Improving and maintaining homes are integral parts of the housing industry.

Whether it's replacing an HVAC system, repainting or replacing shutters, rejuvenating a bathroom, or restoring an old house, the remodeling industry covers the work. According to the U.S. Census Bureau, there were 77,444 remodeling companies in the U.S. in 2012 (the latest available economic census on construction). The vast majority are small, one-person operations.

Estimates of expenditures on remodeling vary. Harvard University's Joint Center for Housing Studies estimates homeowner remodeling at $192 billion in 2013, and nearly $300 billion for remodeling and maintenance of owned and rented homes. As a comparison, construction of new single-family and multifamily homes in 2013 was just over $200 billion. The Census Bureau estimates of homeowners' remodeling activities were $133 billion in 2013, or about 70% of the Joint Center's estimate. Both estimates are large, especially compared with the relatively weak performance of new housing.

Remodeling took the place of new construction in many markets and to many households during the housing collapse. Many homeowners weren't ready to tackle the housing market but did need better housing such as a newer kitchen, an expanded place to work or to accommodate additional relatives or adult children returning home. In addition, tax credits for energy conservation projects boosted sales of windows, doors, and insulation. The combination of incentives and a substitution for moving moderated the home remodeling industry shrinkage to about a 20% drop instead of the new construction collapse of 80%.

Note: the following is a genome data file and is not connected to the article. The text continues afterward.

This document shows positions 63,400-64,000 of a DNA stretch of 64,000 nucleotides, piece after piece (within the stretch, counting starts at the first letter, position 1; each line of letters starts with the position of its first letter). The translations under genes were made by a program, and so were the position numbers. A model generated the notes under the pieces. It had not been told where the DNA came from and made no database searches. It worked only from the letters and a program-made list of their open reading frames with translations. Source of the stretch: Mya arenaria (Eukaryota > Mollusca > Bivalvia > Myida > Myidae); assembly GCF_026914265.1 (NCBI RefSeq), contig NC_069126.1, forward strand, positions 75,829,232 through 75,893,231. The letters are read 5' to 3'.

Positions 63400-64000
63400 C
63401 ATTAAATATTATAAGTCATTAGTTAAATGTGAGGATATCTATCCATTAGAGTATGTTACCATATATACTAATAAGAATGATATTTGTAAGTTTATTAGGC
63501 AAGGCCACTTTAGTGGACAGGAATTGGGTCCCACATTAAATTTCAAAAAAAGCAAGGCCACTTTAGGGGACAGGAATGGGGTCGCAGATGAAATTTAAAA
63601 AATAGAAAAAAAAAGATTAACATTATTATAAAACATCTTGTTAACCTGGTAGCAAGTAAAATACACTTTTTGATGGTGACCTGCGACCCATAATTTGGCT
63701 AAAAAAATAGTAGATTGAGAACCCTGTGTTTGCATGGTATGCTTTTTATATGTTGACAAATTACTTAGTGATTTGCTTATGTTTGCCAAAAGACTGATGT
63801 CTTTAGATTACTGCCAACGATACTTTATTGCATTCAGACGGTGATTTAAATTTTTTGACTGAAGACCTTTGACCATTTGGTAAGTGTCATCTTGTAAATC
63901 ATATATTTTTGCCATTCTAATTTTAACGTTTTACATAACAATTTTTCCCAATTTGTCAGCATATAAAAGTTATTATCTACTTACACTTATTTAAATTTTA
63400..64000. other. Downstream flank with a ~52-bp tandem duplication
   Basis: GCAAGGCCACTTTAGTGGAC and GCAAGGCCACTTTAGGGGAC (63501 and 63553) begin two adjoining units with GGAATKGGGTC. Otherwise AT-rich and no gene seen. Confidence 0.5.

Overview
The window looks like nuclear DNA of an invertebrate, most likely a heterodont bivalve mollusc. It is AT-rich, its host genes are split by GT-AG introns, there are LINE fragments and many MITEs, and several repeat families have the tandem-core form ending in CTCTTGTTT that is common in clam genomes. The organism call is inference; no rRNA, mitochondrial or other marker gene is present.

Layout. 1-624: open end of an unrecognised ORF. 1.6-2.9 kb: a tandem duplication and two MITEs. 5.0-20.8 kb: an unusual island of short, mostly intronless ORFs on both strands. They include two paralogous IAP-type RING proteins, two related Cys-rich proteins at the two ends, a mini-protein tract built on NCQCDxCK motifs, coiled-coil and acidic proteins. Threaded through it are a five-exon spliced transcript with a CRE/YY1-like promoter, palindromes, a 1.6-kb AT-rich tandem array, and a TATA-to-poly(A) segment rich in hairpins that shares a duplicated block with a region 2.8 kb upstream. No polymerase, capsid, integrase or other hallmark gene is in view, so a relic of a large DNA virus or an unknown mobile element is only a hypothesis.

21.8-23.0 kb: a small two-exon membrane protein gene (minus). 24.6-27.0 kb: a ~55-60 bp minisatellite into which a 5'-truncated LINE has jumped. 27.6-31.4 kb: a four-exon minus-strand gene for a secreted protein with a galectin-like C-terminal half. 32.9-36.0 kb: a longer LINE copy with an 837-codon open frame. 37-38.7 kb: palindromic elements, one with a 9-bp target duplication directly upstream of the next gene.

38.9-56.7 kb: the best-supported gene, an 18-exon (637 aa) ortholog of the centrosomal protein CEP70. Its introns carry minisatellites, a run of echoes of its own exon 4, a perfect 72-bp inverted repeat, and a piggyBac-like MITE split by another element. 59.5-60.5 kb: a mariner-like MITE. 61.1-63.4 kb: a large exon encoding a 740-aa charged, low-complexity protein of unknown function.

Remodeling is benefiting from a revived housing market as home values increase and more existing homes are offered for sale and purchased. Existing home sellers fix up their homes and existing home buyers change their purchases to accommodate their preferences. Turnover in the existing market improves remodeling's outlook. Increasing values provide homeowners with the comfort to increase the value of their home, and added equity provides the means to finance remodeling. As the housing market continues to recover, these forces will advance the remodeling market.

According to a recent NAHB survey of remodelers, bathrooms continue to be the No. 1 project by 78% of remodelers, with kitchen remodeling a close second with 77%. An NAHB model of what drives home values estimates that an extra bath can add $37,000 to the value of a home.

Single-family existing home sales are up 8% from last year and as those sales continue to rise, remodeling also will grow. Over half of all single-family owned homes—36 million homes—are 35 years old or older. The top reason cited by homeowners for undertaking remodeling is a desire to have better or newer amenities, and the second-most cited reason is to repair or replace old components.

Remodelers' sentiment for the future also has improved significantly over the cycle. NAHB conducts a quarterly survey of remodelers with the same questions about current and expected business. The survey results are expressed in an index valued from 0 to 100 with 50 as the tipping point where more remodelers view the market positively than those with a negative view. The index has been over that tipping point for 11 of the past 12 quarters and currently stands at 59. That is a significant improvement from a low point of 22 in the fourth quarter of 2008. Minor owner-occupant additions and alterations consistently have scored better than major remodeling jobs.

The most frequent remodel financing method is cash, which can explain the preference for more modest projects. Rising home values and better financing terms are likely to increase the ability to finance work out of home equity. Existing home values have increased about 6% per year, which adds about $15,000 to the value of a typical existing single-family home each year.

NAHB expects remodeling activity to continue rising about 3% to 4% per year as more existing homes are sold, as current owners gain additional equity and as general economic conditions improve consumer confidence.